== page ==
M134-D: The Dillon Aero Minigun Package

By Dan Shea

As readers of SAR are aware, for many years we have been following the design and modification changes of the M134 Minigun that Mike Dillon and now his company, Dillon Aero, Inc, have been working on. Dillon Aero has recently signed a $25 million dollar contract for supply of their system to the US military. This is an ongoing, five-year contract. Chris Dillon took the time to go through the modified gun from top to bottom with us, and SAR is pleased to present a brief overview, and then proceed to the detailed photo comparison of the new products to the old. I have participated in numerous tests of the Dillon Aero modifications, and was truly impressed with the reliability that they have brought to this system. The Minigun is finally coming into its own in the form of the M134-D; as one of the best tools for the military to inventory for defensive/ rescue and just plain “Everybody get the Hell off my Helicopter” guns. Dillon Aero’s M134-D’s work! - Dan

Mike Dillon has been working on Miniguns for twenty years. While these are a personal passion for Mike, he realized that the M134 guns just had too many problems to stay in most active military inventories. Mike worked on his own guns, with a mind to solving the problems. First, he had to identify where the majority of malfunctions were, and that was in feeding. These problems can be broken into two basic parts, the ammunition storage container with its interface to the feed system, and secondly the delinker-feeder.

It has been over 30 years since the M134 ceased being a production offering, and spares and replacement parts have become hard to find. This was part of Mike’s inspiration of course, getting good reliable parts to keep his own guns running. In the course of that quest, Dillon Aero Inc was born, and Dillon gradually began to manufacture all of the parts for the M134 after improving them, and finally set his sights on making complete firearms and systems. His current projects include lightening the entire system even more. Those familiar with the rotary winged aircraft (“Helicopters” to our readers in Jersey) realize that removing even a few pounds can make a tremendous difference in the ability of that craft to fulfill its mission. Every pound you save translates into more ammo or fuel you can carry. With that in mind, we have included the full specs on the M134-D offering from Dillon.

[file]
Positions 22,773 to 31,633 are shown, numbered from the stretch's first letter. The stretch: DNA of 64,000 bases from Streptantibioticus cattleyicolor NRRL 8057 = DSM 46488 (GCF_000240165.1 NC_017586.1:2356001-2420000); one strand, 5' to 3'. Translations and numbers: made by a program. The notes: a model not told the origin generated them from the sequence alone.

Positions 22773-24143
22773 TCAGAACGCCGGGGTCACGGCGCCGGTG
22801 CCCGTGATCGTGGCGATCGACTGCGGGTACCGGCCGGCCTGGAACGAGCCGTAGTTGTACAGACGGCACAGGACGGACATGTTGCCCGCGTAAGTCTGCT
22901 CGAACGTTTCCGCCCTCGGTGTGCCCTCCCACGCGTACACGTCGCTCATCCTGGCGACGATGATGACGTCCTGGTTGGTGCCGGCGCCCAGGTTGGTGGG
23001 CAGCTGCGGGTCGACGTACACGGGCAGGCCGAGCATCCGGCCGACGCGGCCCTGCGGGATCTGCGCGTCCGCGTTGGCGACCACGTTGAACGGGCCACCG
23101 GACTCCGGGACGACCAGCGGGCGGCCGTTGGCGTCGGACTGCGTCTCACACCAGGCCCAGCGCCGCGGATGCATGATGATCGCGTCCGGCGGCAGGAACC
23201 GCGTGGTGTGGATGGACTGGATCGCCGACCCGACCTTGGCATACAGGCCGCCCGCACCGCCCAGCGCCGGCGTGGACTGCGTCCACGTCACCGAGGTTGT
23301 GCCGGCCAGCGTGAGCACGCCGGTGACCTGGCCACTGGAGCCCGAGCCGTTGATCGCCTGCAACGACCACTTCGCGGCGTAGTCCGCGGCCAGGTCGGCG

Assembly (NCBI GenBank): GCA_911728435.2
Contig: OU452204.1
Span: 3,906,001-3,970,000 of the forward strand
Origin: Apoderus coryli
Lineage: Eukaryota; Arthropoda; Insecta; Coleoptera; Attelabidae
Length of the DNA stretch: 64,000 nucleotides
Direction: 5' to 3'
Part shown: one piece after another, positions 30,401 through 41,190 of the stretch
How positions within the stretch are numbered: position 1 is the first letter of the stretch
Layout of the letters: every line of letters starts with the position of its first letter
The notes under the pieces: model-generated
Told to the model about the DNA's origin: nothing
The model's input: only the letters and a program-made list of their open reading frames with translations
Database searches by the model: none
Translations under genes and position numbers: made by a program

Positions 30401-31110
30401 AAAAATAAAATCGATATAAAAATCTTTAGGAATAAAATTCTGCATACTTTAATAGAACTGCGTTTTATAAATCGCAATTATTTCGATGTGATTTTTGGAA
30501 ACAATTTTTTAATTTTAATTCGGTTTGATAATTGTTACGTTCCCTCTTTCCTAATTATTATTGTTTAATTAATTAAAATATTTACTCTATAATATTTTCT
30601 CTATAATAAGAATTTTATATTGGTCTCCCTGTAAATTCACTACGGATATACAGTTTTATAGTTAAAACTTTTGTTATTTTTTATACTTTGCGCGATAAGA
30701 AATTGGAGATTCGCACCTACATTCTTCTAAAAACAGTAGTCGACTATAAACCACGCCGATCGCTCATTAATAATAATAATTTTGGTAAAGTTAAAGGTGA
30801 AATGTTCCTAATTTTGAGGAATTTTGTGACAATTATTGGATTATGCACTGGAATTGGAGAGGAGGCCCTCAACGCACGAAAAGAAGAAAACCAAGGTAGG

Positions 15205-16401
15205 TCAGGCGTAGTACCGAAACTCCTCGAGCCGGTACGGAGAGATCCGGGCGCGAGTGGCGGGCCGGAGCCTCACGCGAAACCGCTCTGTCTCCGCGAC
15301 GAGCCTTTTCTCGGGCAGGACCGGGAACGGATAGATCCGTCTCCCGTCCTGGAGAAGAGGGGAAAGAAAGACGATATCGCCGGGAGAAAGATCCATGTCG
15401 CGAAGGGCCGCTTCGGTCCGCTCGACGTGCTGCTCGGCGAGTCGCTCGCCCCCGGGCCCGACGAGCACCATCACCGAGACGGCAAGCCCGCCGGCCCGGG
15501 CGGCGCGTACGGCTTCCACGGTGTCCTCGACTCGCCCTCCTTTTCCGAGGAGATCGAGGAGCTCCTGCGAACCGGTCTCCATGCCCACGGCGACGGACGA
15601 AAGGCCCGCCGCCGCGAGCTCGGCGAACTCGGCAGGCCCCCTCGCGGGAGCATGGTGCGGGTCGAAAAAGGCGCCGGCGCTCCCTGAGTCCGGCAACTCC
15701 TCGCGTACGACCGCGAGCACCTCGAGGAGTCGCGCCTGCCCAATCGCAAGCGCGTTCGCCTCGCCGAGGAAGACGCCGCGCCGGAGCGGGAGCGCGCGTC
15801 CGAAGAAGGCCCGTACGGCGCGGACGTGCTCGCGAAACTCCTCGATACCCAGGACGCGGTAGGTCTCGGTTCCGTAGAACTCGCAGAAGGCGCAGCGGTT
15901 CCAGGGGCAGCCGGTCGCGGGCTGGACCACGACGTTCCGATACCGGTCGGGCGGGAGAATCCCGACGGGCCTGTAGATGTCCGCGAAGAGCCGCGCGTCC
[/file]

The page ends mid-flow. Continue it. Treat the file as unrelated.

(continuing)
In the photo caption text, we have tried to give a thorough look at Dillon Aero’s innovative solutions to these problems, and the other solutions they arrived at during the course of testing and firing millions of rounds of ammunition.

Military users of the current M134 Minigun should consider either completely upgrading their systems to the M134-D configuration, or replacing their aging systems with the Dillon offering.

SAR’s Technical Specifications for the M134-D Minigun:

Manufacturer:     Dillon Aero, Inc
    8009 E. Dillon’s Way
    Scottsdale, AZ 85260 USA
    Phone: 480-444-2919
    Fax: 480-948-6616
    Website: www.dillonaero.com
Caliber: 7.62x51mm NATO
Overall Length: 80.16 mm - 31.56 inches
Barrel Length: 55.88 cm - 22 inches
Weight, Gun: 15.75 kg - 35 pounds
Weight, Drive Assembly, 28VDC, AC: 3.60 kg - 8 pounds
Weight, feeder/delinker: 4.57 kg - 10.16 pounds
Weight, Gun Control Unit: 1.87 kg - 4.16 pounds
Weight, cables: 1.12 kg - 2.5 pounds
Weight, Battery: 13.61 kg - 30 pounds
Total system weight: (Less battery, ammunition and mount): 27.44 kg - 60.98 pounds
Feed system: metallic disintegrating linked ammunition belt
Number of Barrel grooves: 4
Direction of twist: Right Hand
Rate of twist: 1 turn in 25.4 cm - 1 turn in 10 inches
Firing Modes: full auto only, clutched
Rate of Fire: 3,000 RPM
Method of operation: external, electrically driven
Lock up method: cammed lock up
Acceleration time: 0.5 seconds
Deceleration time: 0.25 seconds
Power requirements: 28 volts DC, AC is available, DC volt requires 40 amps
Barrel life: 250,000 rounds
Reliability: 500,000 MRBF (Mean Rounds Between Failure)
System life: 1,500,000 rounds
Gun life (before rebuild): 1,500,000 rounds
Recoil forces (At 3000 rpm) Average: 90.72 kg - 200 lbs

This article first appeared in Small Arms Review V6N5 (February 2003)
and was posted online on December 13, 2013


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